Yesterday, I saw “Zootopia” with my three daughters (ages 6, 9, and 12) and we laughed through the whole movie. The animation is spectacular. Zootopia is a city populated by all types of animals and the details of every single species, from the curved horns of the buffalo long noses of the moles are exquisite to watch. This movie is art.
The protagonist is Judy Hopps, a rabbit who longs to leave the boonies of her farm, go to the big city, and make the world a better place. She’s forced to encounter prejudice, being labeled “a dumb bunny.” Not a predator, she’s considered too weak for the police force. Assigned meter maid duty, Judy longs for more challenging work. She overcomes her own biases to pal up with a fox and solve the mystery of a slew of animals gone missing.
Not only did I love this movie because of Judy’s actions but also her looks. We know she is female mainly because of her voice. She doesn’t have long, curly eyelashes or a hot pink bullet proof vest. Her upper uniform is truncated in a way I think they were trying to feminize it, but even so, her physical self is unusually ambiguous for an animated character in contemporary media.
Judy becomes best friends with a male fox. These two come no love each other. No romance involved. No romance in the entire movie. “Zootopia” is literally a poster for cross-gender friendships, something rarely seen in children’s media.
Judy is a Minority Feisty. Even though her character is wonderful, female parts are outnumbered by male ones. In a recently published study on gender and children’s media, researchers found that even when a film features a female protagonist, such as “Frozen” female speaking time is still less than male speaking time. I don’t think “Zootopia” will be an exception due to the majority of male characters. The movie does feature another compelling female character with a big part, a sheep named Dawn. There’s also a character that really bugged me. Gazelle is a singer played by Shakira.She prances and dances wiggling a bare midriff and teetering in sky high heels. She’s a singer but seems to be admired mostly for her looks. Apparently, Shakira requested that artists enlarge her character’s hips, but she’s still stick skinny. I already blogged about Gazelle because, exemplifying typical sexism, she is the female character used in the marketing. Here’s the ad I saw in my People Magazine.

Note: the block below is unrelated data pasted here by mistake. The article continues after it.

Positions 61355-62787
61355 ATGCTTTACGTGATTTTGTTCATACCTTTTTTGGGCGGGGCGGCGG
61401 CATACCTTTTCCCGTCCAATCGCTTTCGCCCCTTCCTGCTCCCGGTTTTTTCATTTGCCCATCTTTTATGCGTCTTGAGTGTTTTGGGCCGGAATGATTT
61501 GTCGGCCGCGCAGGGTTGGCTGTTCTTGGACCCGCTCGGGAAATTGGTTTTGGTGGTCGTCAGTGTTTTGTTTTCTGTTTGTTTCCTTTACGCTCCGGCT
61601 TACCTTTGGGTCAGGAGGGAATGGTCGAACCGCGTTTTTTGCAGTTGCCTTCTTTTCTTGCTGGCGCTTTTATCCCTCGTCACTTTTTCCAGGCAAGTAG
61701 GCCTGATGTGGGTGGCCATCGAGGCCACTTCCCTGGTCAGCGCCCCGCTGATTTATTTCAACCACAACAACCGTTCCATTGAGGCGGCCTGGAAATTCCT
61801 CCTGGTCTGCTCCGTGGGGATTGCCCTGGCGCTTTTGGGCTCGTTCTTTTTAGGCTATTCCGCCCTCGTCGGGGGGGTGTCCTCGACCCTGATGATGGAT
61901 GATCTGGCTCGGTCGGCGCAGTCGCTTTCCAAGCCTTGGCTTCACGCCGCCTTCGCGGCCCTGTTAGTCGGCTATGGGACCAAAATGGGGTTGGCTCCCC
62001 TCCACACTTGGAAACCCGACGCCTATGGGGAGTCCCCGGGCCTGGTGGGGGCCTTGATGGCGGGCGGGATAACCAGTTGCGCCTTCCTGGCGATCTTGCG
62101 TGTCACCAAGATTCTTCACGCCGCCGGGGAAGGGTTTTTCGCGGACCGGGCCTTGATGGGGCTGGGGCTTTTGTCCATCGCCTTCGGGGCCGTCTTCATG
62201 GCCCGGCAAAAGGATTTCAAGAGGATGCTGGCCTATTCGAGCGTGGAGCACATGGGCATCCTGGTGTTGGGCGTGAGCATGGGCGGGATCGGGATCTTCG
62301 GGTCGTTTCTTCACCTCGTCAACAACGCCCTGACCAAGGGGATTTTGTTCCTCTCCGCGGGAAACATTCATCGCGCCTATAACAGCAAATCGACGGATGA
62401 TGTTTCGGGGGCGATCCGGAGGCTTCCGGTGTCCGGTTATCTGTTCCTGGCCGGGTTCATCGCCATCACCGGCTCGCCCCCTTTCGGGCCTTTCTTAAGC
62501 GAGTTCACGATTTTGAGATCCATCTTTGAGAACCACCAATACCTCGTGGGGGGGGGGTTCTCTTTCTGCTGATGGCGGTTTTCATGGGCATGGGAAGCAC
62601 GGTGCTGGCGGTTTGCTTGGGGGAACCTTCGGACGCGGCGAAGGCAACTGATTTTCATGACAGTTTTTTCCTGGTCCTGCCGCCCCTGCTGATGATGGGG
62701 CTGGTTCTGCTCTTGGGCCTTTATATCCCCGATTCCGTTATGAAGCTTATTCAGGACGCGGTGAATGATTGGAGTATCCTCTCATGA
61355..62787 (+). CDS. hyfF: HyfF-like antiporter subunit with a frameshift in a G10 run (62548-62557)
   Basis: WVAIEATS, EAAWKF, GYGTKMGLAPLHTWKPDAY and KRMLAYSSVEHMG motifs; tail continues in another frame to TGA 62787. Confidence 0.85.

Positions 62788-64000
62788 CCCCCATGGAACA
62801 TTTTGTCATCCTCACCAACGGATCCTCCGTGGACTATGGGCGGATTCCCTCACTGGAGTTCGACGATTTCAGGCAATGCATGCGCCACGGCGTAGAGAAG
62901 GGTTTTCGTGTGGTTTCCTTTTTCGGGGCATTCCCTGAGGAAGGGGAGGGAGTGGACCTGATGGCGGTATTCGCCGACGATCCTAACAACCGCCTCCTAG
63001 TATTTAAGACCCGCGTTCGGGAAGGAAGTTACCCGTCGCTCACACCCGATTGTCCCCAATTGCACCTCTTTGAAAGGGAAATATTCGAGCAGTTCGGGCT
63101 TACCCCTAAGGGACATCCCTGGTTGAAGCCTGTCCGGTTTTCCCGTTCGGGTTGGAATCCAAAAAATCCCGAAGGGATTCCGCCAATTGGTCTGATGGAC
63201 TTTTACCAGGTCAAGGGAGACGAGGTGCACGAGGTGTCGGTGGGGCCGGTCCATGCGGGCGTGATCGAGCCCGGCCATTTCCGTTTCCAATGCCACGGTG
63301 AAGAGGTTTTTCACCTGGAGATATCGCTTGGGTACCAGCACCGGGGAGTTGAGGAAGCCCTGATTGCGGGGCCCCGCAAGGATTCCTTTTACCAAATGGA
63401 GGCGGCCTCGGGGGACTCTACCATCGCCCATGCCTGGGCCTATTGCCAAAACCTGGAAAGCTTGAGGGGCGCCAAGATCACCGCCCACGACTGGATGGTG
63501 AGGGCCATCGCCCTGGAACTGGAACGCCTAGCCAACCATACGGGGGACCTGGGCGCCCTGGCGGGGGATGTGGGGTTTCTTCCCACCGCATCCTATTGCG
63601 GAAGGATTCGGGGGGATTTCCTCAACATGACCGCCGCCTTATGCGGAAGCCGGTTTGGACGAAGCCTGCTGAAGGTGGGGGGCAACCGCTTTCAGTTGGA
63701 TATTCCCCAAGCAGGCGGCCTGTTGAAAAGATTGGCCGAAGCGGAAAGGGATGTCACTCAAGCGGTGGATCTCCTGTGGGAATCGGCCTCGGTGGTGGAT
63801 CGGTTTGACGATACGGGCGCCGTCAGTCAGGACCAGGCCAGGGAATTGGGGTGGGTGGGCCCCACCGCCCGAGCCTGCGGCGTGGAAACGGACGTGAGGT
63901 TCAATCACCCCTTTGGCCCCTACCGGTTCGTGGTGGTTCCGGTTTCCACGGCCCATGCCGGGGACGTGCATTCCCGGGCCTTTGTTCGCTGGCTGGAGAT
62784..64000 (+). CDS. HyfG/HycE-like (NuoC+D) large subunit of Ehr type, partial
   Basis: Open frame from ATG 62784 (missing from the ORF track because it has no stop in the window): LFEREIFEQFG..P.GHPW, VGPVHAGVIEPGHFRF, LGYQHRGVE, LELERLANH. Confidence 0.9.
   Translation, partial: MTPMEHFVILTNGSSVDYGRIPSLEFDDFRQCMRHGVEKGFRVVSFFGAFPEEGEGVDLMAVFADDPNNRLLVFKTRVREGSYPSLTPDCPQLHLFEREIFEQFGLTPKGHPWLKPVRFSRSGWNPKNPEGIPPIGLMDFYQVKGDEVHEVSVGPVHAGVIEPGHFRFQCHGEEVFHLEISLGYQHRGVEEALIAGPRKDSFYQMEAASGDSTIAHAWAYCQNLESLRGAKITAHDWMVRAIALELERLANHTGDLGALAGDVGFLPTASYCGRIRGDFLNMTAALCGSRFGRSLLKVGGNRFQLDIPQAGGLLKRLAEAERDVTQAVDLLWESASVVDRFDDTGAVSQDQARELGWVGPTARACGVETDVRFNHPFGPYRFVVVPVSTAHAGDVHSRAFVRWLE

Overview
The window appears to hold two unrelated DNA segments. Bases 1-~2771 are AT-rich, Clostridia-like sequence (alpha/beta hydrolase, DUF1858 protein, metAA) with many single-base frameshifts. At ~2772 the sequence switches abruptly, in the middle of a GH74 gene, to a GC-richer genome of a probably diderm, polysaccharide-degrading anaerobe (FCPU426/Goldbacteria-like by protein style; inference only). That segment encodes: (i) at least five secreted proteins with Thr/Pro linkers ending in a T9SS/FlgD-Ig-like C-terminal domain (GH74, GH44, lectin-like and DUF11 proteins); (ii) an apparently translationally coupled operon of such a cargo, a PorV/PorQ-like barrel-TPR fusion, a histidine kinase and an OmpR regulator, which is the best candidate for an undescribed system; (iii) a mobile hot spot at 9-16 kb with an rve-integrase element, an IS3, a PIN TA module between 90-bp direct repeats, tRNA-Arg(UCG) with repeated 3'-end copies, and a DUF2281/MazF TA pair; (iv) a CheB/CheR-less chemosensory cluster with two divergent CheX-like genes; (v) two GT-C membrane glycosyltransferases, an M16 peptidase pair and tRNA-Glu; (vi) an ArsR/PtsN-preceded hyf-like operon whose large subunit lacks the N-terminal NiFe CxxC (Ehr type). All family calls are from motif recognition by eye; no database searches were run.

Judy Hopps, the protagonist, is missing from this ad campaign. WTF? I suppose she’s left out since she’s not gazellegant or always stylish. The good news is that Gazelle’s actual part in the movie is tiny, her scenes are minimal and she’s also inconsequential in the plot. If she were the only female, I’d be pissed.
Grown-ups, you’ll love the scene in the DMV office populated by sloths. I’ve rarely seen a moment so hilarious and true-to-life in animated film. Everyone, proceed to your local Metereon. I’d be surprised if there’s a kid out there of any age who doesn’t adore this movie.
Reel Girl rates “Zootopia” ***HH***